Other pros sought her out on the practice putting green.

    She said she was also welcomed joining pros at a table in player dining.

    Fans have been stopping her for autographs.

    “It has been an awesome reception,” said Dewald Gouws, her husband, a former long-drive competitor. “I think it’s put her much more at ease, seeing the reception she is getting. There’s a lot of mutual respect.”

    Lincicome, 32, wasn’t sure if she would be playing a practice round alone Tuesday morning, but when she made her way to the first tee, Domenico Geminiani was there, just about to go off.

    He waved Lincicome over.

    “He said, `Hey, Brittany, do you want to join me?’” Gouws said. “Come to find out, Dom’s a pretty cool guy.”

    Geminiani made it into the field as a Monday qualifier.

    “The two of us were both trying to figure things out together,” Lincicome said.

    Keene Trace will play to 7,328 yards on the scorecard. That’s more than 800 yards longer than Highland Meadows, where Lincicome finished second at the LPGA’s Marathon Classic last weekend. Keene Trace was playing even longer than its listed yardage Tuesday, with recent rains softening it.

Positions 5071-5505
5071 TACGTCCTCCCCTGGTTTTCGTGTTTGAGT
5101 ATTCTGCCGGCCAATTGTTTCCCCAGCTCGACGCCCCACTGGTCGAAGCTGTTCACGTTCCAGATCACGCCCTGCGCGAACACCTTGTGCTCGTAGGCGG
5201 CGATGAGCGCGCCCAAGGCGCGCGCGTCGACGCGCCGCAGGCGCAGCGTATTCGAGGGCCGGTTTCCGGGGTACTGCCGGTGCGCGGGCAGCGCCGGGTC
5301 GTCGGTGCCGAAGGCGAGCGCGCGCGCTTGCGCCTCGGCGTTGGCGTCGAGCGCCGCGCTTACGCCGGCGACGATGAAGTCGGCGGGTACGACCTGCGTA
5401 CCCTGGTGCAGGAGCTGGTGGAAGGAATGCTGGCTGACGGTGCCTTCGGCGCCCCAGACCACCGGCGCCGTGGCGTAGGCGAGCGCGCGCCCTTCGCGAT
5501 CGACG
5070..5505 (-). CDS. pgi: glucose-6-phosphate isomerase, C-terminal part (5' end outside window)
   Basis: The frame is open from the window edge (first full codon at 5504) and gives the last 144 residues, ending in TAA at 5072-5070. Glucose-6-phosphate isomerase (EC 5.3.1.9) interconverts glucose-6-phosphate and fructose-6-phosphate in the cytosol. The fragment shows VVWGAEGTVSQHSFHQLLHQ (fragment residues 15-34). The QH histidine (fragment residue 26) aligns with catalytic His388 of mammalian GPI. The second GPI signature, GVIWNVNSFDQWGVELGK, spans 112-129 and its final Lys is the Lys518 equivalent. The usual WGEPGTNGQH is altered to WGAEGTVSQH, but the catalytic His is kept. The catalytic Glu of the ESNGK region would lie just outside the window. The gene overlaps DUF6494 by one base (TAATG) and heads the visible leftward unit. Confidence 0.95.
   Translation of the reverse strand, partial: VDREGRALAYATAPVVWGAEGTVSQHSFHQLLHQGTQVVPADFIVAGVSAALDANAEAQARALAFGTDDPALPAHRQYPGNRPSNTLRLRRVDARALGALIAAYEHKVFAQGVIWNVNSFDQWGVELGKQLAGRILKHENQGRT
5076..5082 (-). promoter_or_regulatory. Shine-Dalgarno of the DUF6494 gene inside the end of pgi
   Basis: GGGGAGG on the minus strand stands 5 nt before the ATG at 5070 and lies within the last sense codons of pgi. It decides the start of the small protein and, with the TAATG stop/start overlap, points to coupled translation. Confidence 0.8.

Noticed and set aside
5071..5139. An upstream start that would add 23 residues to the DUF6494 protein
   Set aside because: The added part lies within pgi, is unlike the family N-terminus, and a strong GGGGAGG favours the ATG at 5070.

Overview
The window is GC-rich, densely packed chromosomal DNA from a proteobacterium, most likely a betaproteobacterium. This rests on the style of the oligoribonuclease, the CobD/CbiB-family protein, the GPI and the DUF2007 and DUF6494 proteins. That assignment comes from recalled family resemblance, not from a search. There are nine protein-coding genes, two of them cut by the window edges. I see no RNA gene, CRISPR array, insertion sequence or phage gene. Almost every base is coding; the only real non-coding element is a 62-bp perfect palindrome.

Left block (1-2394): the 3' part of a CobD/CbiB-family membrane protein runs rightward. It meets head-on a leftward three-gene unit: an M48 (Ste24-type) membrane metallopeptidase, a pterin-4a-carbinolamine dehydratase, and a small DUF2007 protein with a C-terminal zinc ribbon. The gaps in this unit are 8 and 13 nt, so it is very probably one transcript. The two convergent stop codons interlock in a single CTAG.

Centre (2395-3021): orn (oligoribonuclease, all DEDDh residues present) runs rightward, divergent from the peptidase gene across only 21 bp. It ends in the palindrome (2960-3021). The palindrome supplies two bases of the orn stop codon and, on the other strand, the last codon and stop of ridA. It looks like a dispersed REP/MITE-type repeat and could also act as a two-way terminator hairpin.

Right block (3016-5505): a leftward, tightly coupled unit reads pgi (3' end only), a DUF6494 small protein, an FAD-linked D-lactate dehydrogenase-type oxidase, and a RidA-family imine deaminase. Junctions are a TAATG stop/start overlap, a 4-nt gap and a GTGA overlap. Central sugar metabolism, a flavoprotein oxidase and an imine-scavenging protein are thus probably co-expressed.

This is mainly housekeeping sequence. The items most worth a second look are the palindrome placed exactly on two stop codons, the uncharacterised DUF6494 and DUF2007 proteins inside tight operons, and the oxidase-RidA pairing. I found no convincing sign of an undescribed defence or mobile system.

Nicknamed “Bam Bam,” Lincicome is one of the longest hitters in the women’s game. Her 269.5 yard average drive is 10th in the LPGA ranks. It would likely be dead last on the PGA Tour, where Brian Stuard (278.2) is the last player on the stats list at No. 201.

    “I think if I keep it in the fairway, I’ll be all right,” Lincicome said.

    Lincicome is an eight-time LPGA winner, with two major championships among those titles. She is just the sixth woman to compete in a PGA Tour event, the first in a decade, since Michelle Wie played the Reno-Tahoe Open, the last of her eight starts against the men.

    Lincicome will join Babe Zaharias, Shirley Spork, Annika Sorenstam, Suzy Whaley and Wie in the elite ranks.